. (Philadelphia., PA) -- A study by researchers at the Weight and Eating Disorders Program of the University of Pennsylvania School of Medicine reports the results of the first controlled trial in overweight teenagers of an FDA approved weight loss medication, sibutramine (brand name MERIDIA). Sibutramine is approved by the FDA for obese patients aged 16 years or older. Adolescents treated for 6 months by behavior modification combined with sibutramine lost more than twice as much weight as those who received behavior modification plus placebo (sugar pill). Those receiving sibutramine also reported greater reductions in hunger.

The study, to be published in the April 9th issue of the Journal of the American Medical Association, was conducted by Robert Berkowitz, MD, Associate Professor of Psychiatry and Thomas Wadden, PhD, Professor of Psychology in Psychiatry. The study investigated 82 adolescents who were between 13 and 17 years of age and had an average body weight of 228 pounds. Participants treated by sibutramine lost an average of 17.2 pounds compared with 7 pounds in the placebo group.

Sibutramine (Meridia) works by increasing the levels of two neurotransmitters in the brain - serotonin and norepinephrine - which affect appetite. In this study, hunger levels decreased twice as much in the medication group compared with the placebo. All adolescents participated in a behavior modification program in which they were instructed to consume a nutritionally balanced 1200 - 1500 calorie a day diet and to increase their physical activity to at least 30 minutes per day on 4 or more days of the week.

"Adolescent obesity is becoming a national public health problem. The addition of sibutramine to a comprehensive behavioral program induced significantly more weight loss than did the behavioral program and placebo, " Berkowitz stated. "Further, during the second six months of the study, the teens who continued to receive both behavior modification and medication kept their weight off."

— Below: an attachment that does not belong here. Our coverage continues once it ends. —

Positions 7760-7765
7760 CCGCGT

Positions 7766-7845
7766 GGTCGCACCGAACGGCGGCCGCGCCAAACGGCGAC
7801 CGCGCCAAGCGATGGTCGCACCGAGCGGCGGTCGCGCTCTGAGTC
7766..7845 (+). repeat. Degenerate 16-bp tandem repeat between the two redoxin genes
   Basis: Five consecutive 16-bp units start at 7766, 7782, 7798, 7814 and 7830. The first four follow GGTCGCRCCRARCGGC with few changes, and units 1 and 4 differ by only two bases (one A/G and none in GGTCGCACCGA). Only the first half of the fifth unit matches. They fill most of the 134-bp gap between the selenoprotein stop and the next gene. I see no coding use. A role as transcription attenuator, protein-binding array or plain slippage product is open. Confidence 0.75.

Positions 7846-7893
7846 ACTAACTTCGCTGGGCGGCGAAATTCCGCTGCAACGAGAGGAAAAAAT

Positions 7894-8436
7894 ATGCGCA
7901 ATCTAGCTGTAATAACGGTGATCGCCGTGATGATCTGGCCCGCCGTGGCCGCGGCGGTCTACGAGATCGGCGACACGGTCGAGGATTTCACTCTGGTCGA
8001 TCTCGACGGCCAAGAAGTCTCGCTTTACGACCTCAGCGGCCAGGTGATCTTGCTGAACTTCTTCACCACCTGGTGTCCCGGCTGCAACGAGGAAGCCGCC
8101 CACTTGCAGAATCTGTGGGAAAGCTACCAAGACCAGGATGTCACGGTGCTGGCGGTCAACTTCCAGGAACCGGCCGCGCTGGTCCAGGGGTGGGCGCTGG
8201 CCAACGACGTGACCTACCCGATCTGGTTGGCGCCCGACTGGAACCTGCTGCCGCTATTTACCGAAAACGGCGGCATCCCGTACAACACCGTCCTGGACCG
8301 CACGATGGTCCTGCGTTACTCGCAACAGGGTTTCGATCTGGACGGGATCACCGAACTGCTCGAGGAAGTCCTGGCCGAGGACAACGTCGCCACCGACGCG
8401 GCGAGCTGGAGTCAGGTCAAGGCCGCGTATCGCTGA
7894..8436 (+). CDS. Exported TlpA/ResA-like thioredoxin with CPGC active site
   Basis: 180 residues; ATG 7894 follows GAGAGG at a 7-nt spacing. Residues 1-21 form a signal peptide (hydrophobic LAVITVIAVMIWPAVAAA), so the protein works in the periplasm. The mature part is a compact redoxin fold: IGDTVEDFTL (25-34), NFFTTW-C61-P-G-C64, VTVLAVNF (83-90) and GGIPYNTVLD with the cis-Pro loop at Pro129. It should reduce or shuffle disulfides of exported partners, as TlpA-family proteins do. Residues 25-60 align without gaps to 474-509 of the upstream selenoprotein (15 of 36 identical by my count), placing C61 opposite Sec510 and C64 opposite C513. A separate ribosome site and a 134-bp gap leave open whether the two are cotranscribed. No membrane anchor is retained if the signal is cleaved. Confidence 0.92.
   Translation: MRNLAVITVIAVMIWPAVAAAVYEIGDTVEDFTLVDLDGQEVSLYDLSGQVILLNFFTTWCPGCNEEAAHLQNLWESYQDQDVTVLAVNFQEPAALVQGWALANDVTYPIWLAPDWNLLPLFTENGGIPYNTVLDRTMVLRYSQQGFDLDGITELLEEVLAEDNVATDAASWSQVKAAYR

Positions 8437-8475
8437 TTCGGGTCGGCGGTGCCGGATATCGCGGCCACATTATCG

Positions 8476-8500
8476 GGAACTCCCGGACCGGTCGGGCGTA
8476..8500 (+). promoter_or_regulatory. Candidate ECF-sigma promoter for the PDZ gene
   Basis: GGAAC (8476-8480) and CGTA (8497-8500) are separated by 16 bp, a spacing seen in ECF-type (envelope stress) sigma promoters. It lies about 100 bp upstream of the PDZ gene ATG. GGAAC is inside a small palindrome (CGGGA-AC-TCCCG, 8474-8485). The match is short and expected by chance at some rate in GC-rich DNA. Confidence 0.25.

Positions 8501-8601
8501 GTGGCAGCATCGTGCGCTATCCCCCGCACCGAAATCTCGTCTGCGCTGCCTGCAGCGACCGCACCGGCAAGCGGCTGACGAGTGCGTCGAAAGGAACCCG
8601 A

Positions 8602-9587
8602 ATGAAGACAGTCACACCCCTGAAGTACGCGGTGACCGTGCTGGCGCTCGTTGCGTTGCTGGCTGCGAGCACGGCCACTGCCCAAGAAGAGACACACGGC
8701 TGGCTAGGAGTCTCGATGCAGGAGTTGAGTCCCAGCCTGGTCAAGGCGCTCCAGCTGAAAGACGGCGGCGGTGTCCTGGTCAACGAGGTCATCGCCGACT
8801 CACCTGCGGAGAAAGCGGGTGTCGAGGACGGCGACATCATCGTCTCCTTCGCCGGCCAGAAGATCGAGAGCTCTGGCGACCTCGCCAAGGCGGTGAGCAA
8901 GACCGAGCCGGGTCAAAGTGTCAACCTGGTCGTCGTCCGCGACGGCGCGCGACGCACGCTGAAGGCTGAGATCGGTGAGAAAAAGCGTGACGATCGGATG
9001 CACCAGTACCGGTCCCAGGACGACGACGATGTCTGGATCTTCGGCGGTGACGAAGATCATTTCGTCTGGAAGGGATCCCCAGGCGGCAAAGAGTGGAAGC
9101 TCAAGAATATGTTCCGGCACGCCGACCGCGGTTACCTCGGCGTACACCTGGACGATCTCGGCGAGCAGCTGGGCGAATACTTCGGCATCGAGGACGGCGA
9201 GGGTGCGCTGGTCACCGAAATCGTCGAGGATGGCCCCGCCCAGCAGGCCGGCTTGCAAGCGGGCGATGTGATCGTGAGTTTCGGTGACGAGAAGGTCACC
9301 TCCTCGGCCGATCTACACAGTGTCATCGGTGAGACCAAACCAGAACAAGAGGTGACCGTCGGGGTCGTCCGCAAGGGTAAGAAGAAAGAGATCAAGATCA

"Teens who both closely followed the behavioral program and received medication lost the most weight, an average of 23 lbs.," Wadden reported. Weight loss also was associated with improvements in insulin levels.

A significant number of adolescents treated by sibutramine experienced increased blood pressure or pulse rate which required reductions in the dose of medication. The authors recommend that sibutramine be carefully monitored in all patients to prevent increases in blood pressure and pulse rate.

Results of this placebo-controlled study suggest that the weight loss medication may be of benefit to obese adolescents when combined with a comprehensive behavioral program. "Larger and longer studies are needed to assess the benefits and costs of pharmacological treatment in obese adolescents. Until more extensive safety and efficacy data are available, we believe that weight-loss medications should be used only on an experimental basis with adolescents," Berkowitz stated.

This study was funded through grants from the National Institutes of Health, the General Clinical Research Center of The Children's Hospital of Philadelphia, and from Abbott Laboratories. Abbott Laboratories manufactured and provided both sibutramine and placebo for the study.

Others who participated in the study are Joanna Cronquist, Research Coordinator, of Penn, and Andrew Tershacovec, MD, formerly of Penn and Children's Hospital of Philadelphia.

Berkowitz and Wadden have served as consultants to Abbott Laboratories, and Wadden was a member of Abbott's former speakers bureau and has received honoraria from Abbott. In addition, Berkowitz, Wadden and Tershakovec have received research funding from Abbott.

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